At one time or another, most people have found themselves questioning how the universe was created and what they truly believe in, science, religion, or a mixture of the two. In a new Associated Press poll conducted from March 20-24, 2014, the Big Bang theory along with many other hot topics were questioned and people were not shy about voicing their opinions.
Many people were able to answer some of the poll questions with ease and certainty, such as does smoking cause cancer. Only four percent of Americans doubt that smoking actually causes cancer while 96 percent are confident it does.
However, the issue of the Big Bang theory is another matter. People were not so quick to believe the event occurred. After the results of the poll were tallied, leading scientists across the nation were depressed and upset by some of the results. One area in particular that did not sit well with them was the fact that the majority of all Americans, 51 percent to be exact question the validity of the Big Bang theory. Only 21 percent of those polled were extremely confident in the Big Bang theory.
One scientist, Anthony Leiserowitz, the director of the Yale Project on Climate Change Communication noted that the poll did little more than highlight the “iron triangle of science, religion, and politics.” Nobel Prize winner, Randy Schekman from the University of California at Berkeley added that he believes “science ignorance is pervasive in our society.”
The Big Bang theory was questioned in the new poll, and according to that theory, the universe was created approximately 14 billion years ago in a single, violent event, and scientists have worked tirelessly to prove the theory using mathematical models and observations based on Albert Einstein’s theory of relativity. However, those who believe in a higher power say God created heaven and earth in six days and rested on the seventh, and therefore the Big Bang did not really occur.
While everybody is entitled to his or her own opinions and beliefs, scientists get miffed because they have established calculations that they believe prove the universe was indeed created by the Big Bang and yet people still do not believe or find it hard to believe. However, those same people find it easy to believe in a higher power based on faith with no proof in hand, but that is exactly what faith is, right – belief based on spiritual apprehension rather than on what can be seen or proven.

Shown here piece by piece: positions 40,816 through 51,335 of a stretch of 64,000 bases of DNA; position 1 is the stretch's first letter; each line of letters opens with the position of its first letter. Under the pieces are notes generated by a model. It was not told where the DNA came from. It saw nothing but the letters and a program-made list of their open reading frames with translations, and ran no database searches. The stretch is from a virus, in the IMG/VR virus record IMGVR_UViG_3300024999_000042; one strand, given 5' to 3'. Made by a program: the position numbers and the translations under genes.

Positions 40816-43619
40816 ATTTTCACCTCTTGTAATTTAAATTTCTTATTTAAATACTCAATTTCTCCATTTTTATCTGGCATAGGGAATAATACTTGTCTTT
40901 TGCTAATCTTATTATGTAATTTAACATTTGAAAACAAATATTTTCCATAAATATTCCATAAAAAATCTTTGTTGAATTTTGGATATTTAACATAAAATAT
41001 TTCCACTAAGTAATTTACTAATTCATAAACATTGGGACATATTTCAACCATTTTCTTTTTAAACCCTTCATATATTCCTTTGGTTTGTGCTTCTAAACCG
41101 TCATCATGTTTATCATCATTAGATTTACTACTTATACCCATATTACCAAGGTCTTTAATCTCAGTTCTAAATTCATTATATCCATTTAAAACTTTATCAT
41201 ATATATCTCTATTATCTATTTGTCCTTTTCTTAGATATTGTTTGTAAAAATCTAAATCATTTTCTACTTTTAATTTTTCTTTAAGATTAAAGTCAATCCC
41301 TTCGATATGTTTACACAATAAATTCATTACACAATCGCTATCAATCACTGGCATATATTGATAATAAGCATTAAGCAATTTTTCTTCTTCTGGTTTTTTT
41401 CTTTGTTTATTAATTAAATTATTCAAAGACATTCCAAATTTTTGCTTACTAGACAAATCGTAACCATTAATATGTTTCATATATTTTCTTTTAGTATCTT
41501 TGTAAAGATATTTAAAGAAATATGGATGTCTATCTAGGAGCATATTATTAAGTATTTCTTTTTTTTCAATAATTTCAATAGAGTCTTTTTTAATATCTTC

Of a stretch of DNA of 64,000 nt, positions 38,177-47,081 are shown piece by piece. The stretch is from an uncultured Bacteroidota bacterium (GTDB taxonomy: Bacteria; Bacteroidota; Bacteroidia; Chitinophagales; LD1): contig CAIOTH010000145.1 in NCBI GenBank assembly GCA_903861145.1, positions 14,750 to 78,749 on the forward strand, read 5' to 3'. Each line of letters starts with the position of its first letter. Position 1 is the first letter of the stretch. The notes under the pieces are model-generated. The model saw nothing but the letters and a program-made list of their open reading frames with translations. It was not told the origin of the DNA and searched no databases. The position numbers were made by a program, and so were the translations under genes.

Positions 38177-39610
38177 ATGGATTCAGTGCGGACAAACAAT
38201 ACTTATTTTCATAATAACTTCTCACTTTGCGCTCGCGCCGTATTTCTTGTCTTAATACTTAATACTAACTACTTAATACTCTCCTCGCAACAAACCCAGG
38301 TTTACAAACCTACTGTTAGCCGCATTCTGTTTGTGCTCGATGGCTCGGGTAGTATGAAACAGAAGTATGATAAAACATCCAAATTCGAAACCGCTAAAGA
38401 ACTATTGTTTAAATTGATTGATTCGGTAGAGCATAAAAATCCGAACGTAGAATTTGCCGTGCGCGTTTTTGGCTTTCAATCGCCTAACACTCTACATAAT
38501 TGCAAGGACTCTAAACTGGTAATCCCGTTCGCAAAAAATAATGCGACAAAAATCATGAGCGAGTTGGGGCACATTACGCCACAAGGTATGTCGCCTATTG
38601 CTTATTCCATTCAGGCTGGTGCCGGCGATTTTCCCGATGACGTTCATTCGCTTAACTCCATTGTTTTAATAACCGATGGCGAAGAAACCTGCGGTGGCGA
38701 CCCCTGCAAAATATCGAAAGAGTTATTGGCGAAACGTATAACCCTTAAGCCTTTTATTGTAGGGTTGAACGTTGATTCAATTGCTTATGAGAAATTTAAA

Religion versus science is an age-old argument. Events such as the Big Bang theory directly go against everything Christians have been taught. They are taught to stand on faith and simply believe God is the all-powerful and that He created the universe, whereas scientists seek to find an answer that can definitively prove a theory.
Then there is the political side of things. The poll results concluded that political and scientific views were closely tied together and that Democrats were more easily able to believe in things such as evolution, the Big Bang theory, the age of the Earth, and climate change than the Republicans were.
While the Big Bang theory seems to be one of the more controversial questions asked in the new poll, other topics left many people feeling perplexed, such as the safety and effectiveness of childhood vaccinations. Only 53 percent of Americans were extremely confident that these vaccines were safe and effective for children in the fight to ward off disease.
Opinion By Donna W. Martin